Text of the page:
From islands to highlands: mapping the communicative ecology of remoteness
My most inspiring fieldwork experiences have always been with community media, including this one at the Suusamyr community radio in Kyrgyzstan.
To get to Suusamyr village we had to go through a high mountain pass that right at the top offered us a spectacular view of the Suusamyr Valley that lies at 2,500 meters above the sea level between two ranges of Tian Shan mountains. Once there we were treated with full Kyrgyz hospitality by our host Aizada Kalkanbekova. The valley is predominantly used as "alpine summer pastures full of herbs and wild flowers – carpeting the valley floor in many colours”, so we promised to return to experience it later in summer.
It made my day speaking with these awesome school volunteers who spoke with such maturity and confidence about their work and observations of what it means to them to live in a remote mountainous community: “we are not isolated, we are in contact with the world and the world is in contact with us through our community radio and the Internet”. Their programs range from community news that hold accountable the local authorities to civic education, cultural preservation and what the future holds through technology.
The community had no access to radio before this initiative started a few years ago. Some of its past volunteers went on to study journalism after school, showing the impact of media literacy. And as it often happens in these cases, you need a catalyst for change that in Suusamyr came through Aizada Kalkanbekova the station manager who is part of the community and committed to this project. It makes me wonder why don’t all communities have their own radio? It makes such a difference to have a community that hears its own voice. Community radios and multimedia centers started evolving after 2000s in Kyrgyzstan.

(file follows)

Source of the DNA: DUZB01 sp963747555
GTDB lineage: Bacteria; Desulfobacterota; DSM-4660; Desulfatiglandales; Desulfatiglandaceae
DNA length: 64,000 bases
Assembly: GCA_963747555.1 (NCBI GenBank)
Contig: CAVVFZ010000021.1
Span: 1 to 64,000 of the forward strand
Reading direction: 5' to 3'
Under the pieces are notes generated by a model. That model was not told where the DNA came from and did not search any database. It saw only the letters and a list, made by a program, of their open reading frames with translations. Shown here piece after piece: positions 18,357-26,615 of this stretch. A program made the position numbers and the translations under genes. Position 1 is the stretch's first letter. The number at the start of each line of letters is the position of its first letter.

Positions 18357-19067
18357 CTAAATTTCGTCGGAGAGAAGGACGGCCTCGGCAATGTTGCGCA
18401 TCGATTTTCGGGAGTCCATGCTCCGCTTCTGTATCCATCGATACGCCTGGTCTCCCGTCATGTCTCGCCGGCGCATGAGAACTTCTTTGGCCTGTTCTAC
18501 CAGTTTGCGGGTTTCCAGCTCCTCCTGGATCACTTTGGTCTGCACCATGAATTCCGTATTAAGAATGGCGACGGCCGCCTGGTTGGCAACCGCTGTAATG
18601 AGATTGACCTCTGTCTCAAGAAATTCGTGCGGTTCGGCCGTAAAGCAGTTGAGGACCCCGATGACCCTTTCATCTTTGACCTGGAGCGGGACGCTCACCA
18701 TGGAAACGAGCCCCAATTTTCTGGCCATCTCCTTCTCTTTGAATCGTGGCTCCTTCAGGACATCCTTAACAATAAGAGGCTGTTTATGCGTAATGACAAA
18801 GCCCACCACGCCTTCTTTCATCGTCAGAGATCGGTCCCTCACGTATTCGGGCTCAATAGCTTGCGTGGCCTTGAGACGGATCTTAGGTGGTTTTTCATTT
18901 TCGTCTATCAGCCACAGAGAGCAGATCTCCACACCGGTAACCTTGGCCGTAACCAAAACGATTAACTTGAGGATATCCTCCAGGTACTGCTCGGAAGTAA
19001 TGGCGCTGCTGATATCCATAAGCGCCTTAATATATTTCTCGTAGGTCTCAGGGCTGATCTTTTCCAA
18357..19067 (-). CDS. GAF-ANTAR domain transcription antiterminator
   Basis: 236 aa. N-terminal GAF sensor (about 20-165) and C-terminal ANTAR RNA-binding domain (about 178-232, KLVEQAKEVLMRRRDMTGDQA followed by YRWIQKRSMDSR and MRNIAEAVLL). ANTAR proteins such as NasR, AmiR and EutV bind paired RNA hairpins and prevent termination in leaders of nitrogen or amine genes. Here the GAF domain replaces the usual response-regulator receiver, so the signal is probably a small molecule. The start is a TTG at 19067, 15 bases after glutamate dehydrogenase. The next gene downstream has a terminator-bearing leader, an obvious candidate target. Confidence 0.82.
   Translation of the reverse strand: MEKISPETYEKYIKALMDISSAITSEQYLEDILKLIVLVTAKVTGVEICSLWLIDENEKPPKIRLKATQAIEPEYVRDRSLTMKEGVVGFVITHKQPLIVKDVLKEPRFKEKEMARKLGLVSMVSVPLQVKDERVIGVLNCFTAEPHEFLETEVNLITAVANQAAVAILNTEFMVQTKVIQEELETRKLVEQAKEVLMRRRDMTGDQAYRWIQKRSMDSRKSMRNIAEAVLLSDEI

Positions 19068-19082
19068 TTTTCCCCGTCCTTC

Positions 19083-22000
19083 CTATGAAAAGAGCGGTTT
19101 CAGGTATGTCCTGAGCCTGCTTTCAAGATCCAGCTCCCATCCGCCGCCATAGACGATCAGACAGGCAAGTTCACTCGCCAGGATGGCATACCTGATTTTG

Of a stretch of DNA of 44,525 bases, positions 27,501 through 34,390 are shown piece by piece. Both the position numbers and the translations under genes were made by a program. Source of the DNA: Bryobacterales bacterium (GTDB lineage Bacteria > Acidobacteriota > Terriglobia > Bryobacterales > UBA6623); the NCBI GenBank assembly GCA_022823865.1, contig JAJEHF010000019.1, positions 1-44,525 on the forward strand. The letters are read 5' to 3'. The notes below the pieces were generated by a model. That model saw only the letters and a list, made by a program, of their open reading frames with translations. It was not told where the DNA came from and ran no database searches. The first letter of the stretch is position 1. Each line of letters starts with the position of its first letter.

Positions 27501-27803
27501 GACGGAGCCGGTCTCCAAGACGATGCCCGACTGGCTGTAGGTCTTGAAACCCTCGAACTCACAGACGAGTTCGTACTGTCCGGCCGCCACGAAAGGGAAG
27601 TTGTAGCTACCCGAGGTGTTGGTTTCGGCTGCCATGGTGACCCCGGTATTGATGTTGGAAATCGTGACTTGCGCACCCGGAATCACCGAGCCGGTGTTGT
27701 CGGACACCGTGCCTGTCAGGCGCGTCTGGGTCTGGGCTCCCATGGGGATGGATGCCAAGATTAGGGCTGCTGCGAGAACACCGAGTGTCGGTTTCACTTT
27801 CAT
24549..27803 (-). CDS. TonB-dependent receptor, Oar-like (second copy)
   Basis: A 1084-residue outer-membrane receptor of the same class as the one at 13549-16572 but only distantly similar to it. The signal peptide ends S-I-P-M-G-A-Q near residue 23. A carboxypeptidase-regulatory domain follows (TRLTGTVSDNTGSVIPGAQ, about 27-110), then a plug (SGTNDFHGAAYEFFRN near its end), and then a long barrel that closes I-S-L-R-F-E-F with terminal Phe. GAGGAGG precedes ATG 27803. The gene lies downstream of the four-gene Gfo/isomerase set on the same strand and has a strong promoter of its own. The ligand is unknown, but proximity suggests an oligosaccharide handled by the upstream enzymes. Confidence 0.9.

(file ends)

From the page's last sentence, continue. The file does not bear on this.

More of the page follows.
This visit to Suusamyr is part of a new project that is collecting data for a comparative ethnographic research that maps the communicative ecology of islands and mountainous communities with the aim of exploring the role remoteness plays in shaping communicative environments. I am interested in exploring remoteness through the lenses of communicative sociality, conviviality, communicative rhizomes and storytelling networks created by community members, community agents and local media.
The research draws on observations and interviews from Amami islands in the south of the Japanese archipelago and remote mountainous communities in Kyrgyzstan, Central Asia. Despite their apparent geographical differences, these islands and mountainous communities share some common characteristics: they are both located far away from the center with distinctive cultural identities. They are also experiencing a community radio trend that is reshaping and in turn shaped by their communicative ecologies, redefining the way they experience their communicative sociality.
I see communicative practices of remote communities as part of a more fluid interconnected network system that embraces both individual and collective agents, reflecting strong reciprocal relationships that are necessary for living in remote areas.
See here an article by my colleague Kalinga who accompanied us on this trip: radio-connects-a-kyrgyz-community-with-the-world